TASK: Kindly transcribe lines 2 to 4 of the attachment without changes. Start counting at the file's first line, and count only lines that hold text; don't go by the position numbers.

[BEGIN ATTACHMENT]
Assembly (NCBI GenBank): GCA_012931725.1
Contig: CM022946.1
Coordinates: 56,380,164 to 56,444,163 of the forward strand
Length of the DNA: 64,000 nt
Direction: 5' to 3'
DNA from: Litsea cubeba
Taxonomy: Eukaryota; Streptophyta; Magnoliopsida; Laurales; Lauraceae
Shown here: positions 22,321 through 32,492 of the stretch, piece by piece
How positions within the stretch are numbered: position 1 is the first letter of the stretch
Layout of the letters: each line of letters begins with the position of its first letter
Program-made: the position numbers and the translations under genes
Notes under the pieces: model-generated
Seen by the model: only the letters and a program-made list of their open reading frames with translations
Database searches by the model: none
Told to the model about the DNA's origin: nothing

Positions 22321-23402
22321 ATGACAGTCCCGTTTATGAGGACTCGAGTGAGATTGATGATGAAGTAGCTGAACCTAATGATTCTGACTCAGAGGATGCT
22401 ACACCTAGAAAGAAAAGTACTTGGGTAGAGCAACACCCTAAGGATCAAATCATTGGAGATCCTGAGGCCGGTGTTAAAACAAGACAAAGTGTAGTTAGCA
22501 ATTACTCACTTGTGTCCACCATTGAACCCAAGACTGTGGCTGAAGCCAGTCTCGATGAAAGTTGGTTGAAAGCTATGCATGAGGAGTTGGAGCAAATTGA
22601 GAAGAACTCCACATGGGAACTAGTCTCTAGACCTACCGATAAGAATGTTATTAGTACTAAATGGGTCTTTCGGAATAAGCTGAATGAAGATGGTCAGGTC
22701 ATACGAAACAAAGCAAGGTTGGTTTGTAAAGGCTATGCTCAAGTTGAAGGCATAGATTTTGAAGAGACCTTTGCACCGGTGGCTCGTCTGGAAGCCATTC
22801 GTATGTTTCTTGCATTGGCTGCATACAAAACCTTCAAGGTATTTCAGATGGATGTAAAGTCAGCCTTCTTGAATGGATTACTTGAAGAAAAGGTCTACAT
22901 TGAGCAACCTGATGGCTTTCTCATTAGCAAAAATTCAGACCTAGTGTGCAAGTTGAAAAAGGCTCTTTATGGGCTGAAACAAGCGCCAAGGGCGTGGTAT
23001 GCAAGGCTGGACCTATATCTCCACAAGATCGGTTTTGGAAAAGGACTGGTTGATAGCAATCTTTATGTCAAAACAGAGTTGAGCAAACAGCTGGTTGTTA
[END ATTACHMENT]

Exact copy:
Contig: CM022946.1
Coordinates: 56,380,164 to 56,444,163 of the forward strand
Length of the DNA: 64,000 nt